This poem was on a Facebook group. I found it really helpful as I can never find the words to explain how I feel. It's a bit long so hope the system can cope!
They said to go home. They said the scans look fine, your body will recover, you don’t need to be here anymore. They said to go home. They said, “we don’t know if it will come back, but it very well might. Until then there’s not much we can do.” They said, “go on and live your life.” Take a breath, take a nap, maybe even take a vacation. Go back to your jobs, back to your hobbies, back to laundry, dishes, and paying the bills. Spend time with your family, meet a friend for lunch, catch a movie with your loved ones. Take a day to do absolutely nothing. It sounded nice when they said to go home. So we went home. But the home we went back to wasn’t as familiar as we thought. The paint was the same color and the furniture was in place, but it didn’t feel like the same home. Our thoughts, feelings, and interests had all changed. Our relationships, jobs, and bodies felt so much different. They said to go home, so we tried to go home, but it didn’t feel like home. We felt lost. It was as if we had been on a path, kidnapped somewhere in the middle, turned around 20 times, and set off in a new direction. We didn’t know which way was up or down, left or right. We were in a new place, stranded in the desert- abandoned, desolate and lonely. They said to go home. But home was out of reach. The home we knew didn’t exist anymore. We wandered around for awhile before trying to build a new home. But the new home crumbled and cracked, forcing us to repair, rebuild, or start completely over. They said to go home. But they didn’t understand. After seeing thousands of patients in this position, they still didn’t understand. It looked so simple from their perspective. Go home, go back to your life, pretend that cancer never came. But we couldn’t go home. Our souls were altered on the deepest level. Our hearts were shattered, our minds were chaos, and our bodies hurt. They couldn’t see it. But then we saw others. “Do you know where you are going?” we asked. “No, I feel rather lost,” they would say. “But you are welcome to join, and we can pave a new path together.” In that moment, though we were all still lost, we felt a glimpse of home. Our hearts connected and friendships formed on the simplest notion of being aimless wanderers together. “Your thoughts and feelings make sense given all that you’ve been through. Others may not understand, but I can see, because I’ve walked a similar path.” “You belong here.” Our hearts began to relax. We took a deep breath of fresh air. They said to come home.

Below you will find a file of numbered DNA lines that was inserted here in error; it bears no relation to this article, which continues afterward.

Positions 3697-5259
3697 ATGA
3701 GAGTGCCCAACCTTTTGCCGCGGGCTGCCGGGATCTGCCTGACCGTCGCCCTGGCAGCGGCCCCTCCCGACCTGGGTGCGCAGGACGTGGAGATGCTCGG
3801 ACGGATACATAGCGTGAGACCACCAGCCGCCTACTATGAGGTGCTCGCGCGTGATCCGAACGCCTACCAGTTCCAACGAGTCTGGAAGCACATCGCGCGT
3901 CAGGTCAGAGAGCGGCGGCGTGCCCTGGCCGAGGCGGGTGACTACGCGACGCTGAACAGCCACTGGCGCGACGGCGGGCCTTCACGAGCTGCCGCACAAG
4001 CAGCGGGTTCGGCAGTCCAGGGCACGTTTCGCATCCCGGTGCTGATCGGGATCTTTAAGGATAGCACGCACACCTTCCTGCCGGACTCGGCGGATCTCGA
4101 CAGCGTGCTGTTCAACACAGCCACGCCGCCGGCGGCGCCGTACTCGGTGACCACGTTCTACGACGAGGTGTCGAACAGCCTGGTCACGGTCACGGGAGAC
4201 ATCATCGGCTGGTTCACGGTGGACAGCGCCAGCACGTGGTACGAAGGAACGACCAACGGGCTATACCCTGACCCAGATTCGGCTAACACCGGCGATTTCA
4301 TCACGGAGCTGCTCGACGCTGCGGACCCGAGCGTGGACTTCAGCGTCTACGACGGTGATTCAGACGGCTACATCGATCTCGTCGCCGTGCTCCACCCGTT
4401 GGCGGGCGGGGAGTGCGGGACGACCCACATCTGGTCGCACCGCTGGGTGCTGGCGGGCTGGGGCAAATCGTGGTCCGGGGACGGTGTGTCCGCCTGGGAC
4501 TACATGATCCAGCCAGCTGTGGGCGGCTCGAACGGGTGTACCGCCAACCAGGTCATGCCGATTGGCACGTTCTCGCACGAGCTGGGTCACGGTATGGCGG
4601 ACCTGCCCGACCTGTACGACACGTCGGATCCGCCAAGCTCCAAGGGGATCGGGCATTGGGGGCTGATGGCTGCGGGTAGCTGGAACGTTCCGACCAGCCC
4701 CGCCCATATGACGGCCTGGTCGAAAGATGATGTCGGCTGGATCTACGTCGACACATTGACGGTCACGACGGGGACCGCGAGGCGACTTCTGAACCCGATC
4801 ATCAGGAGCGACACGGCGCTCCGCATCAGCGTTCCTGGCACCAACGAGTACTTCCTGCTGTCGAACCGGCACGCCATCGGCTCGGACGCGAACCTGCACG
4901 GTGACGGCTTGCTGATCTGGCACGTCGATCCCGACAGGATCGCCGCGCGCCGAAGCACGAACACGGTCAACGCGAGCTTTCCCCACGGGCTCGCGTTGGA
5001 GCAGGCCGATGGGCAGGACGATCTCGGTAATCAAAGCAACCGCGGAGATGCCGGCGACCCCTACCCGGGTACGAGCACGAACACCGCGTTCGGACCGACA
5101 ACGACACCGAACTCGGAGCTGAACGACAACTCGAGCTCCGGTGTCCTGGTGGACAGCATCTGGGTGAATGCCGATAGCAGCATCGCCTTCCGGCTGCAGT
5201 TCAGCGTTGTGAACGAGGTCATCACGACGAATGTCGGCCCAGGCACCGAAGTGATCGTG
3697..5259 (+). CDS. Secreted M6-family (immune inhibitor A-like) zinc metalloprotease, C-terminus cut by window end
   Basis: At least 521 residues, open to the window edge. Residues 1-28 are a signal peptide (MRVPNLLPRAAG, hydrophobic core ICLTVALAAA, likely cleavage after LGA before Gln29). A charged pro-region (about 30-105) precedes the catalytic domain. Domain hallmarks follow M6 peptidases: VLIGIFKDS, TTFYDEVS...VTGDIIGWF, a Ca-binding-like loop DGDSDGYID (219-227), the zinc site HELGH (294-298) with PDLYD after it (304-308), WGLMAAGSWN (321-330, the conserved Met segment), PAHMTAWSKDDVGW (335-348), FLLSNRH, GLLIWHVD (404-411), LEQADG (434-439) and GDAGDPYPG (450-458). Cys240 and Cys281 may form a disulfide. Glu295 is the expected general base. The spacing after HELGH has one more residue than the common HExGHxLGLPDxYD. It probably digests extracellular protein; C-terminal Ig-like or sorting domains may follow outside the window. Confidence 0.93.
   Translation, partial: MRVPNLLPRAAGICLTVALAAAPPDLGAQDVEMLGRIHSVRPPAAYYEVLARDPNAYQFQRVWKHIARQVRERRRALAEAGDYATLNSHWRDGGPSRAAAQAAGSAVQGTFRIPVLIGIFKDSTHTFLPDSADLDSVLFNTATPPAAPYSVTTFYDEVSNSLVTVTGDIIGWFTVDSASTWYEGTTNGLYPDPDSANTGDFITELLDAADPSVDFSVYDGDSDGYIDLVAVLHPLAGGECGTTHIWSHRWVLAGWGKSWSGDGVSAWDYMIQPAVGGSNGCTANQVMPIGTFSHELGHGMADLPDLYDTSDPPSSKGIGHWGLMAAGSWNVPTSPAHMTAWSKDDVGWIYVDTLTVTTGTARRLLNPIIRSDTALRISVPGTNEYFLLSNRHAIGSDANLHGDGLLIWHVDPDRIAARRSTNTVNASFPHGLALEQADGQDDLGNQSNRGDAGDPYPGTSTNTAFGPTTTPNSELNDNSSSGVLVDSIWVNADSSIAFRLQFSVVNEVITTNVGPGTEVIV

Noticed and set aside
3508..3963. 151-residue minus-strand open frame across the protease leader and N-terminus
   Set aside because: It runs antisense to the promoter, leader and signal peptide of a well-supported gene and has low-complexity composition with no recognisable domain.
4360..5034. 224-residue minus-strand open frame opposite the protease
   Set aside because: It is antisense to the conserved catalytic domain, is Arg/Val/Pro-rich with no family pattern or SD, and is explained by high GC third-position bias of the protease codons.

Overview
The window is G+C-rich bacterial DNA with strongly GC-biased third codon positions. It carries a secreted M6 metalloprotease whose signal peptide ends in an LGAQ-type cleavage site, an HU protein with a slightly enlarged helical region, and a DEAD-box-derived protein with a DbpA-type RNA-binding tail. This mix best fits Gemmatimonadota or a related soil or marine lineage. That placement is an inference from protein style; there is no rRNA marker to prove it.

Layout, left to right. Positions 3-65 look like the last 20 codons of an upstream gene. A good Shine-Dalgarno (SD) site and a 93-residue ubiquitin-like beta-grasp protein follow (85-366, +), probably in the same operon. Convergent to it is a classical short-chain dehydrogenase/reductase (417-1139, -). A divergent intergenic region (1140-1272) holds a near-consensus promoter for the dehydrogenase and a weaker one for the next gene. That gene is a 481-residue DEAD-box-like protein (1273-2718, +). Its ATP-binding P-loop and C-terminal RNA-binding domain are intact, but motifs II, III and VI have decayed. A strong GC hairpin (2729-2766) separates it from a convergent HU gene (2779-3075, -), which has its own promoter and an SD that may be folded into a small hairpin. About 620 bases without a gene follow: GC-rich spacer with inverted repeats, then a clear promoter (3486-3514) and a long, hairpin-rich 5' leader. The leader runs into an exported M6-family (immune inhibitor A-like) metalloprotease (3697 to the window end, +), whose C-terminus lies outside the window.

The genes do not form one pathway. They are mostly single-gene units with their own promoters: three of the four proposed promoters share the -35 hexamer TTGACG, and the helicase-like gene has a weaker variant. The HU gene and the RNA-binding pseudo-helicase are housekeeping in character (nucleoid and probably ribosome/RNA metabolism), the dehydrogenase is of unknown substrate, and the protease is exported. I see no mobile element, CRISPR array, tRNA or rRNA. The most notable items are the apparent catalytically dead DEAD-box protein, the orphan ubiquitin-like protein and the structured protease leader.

Thought for the day....
The way people treat you tells you far more about their attitude, than it says about yours :)
G n' J
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Thankyou this fits my feelings beautifully. Made me cry but it's good to cry sometimes xxx
Cancer is a word not a sentence xxxx
You may have to fight a battle more than once to win it
Our beloved daughter crept up to the bedroom and wrote a note to me that I will keep for ever when she heard about my diagnosis (she too has been through cancer, hers was a long long illness, see my profile for info)
‘Moomy, you will get through this, we are strong people in our family, and will be with you every step of the way’, made me cry a bit then and just has done again.
Whatever cancer throws your way, we’re right there with you.
We’re here to provide physical, financial and emotional support.